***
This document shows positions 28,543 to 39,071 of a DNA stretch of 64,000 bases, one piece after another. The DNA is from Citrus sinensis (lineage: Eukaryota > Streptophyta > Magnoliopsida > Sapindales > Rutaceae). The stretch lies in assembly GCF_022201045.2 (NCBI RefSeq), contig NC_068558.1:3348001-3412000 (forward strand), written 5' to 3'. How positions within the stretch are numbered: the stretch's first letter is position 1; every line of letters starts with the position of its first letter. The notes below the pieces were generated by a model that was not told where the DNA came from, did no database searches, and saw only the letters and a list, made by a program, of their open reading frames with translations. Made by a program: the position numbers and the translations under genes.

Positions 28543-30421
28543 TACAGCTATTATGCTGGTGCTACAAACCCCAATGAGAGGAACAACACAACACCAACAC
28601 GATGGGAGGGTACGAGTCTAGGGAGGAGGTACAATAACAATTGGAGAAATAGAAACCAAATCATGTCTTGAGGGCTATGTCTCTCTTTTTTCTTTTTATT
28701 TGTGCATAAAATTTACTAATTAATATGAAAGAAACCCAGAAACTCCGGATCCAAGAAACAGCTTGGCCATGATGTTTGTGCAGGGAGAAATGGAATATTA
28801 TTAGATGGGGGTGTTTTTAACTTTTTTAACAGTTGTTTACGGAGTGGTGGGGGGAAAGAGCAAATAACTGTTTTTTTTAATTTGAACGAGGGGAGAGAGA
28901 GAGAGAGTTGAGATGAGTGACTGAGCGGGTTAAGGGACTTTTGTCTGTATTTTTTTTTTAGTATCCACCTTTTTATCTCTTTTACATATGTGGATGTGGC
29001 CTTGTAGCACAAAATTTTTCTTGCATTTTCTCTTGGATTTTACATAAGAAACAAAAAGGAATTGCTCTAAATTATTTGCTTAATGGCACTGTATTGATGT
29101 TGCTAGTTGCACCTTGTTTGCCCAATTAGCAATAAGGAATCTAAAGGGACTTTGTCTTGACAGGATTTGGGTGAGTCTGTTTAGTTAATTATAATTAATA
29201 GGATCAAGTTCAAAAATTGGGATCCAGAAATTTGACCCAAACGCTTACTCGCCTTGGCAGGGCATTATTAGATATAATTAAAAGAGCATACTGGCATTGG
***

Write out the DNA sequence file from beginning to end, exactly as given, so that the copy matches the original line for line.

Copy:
This document shows positions 28,543 to 39,071 of a DNA stretch of 64,000 bases, one piece after another. The DNA is from Citrus sinensis (lineage: Eukaryota > Streptophyta > Magnoliopsida > Sapindales > Rutaceae). The stretch lies in assembly GCF_022201045.2 (NCBI RefSeq), contig NC_068558.1:3348001-3412000 (forward strand), written 5' to 3'. How positions within the stretch are numbered: the stretch's first letter is position 1; every line of letters starts with the position of its first letter. The notes below the pieces were generated by a model that was not told where the DNA came from, did no database searches, and saw only the letters and a list, made by a program, of their open reading frames with translations. Made by a program: the position numbers and the translations under genes.

Positions 28543-30421
28543 TACAGCTATTATGCTGGTGCTACAAACCCCAATGAGAGGAACAACACAACACCAACAC
28601 GATGGGAGGGTACGAGTCTAGGGAGGAGGTACAATAACAATTGGAGAAATAGAAACCAAATCATGTCTTGAGGGCTATGTCTCTCTTTTTTCTTTTTATT
28701 TGTGCATAAAATTTACTAATTAATATGAAAGAAACCCAGAAACTCCGGATCCAAGAAACAGCTTGGCCATGATGTTTGTGCAGGGAGAAATGGAATATTA
28801 TTAGATGGGGGTGTTTTTAACTTTTTTAACAGTTGTTTACGGAGTGGTGGGGGGAAAGAGCAAATAACTGTTTTTTTTAATTTGAACGAGGGGAGAGAGA
28901 GAGAGAGTTGAGATGAGTGACTGAGCGGGTTAAGGGACTTTTGTCTGTATTTTTTTTTTAGTATCCACCTTTTTATCTCTTTTACATATGTGGATGTGGC
29001 CTTGTAGCACAAAATTTTTCTTGCATTTTCTCTTGGATTTTACATAAGAAACAAAAAGGAATTGCTCTAAATTATTTGCTTAATGGCACTGTATTGATGT
29101 TGCTAGTTGCACCTTGTTTGCCCAATTAGCAATAAGGAATCTAAAGGGACTTTGTCTTGACAGGATTTGGGTGAGTCTGTTTAGTTAATTATAATTAATA
29201 GGATCAAGTTCAAAAATTGGGATCCAGAAATTTGACCCAAACGCTTACTCGCCTTGGCAGGGCATTATTAGATATAATTAAAAGAGCATACTGGCATTGG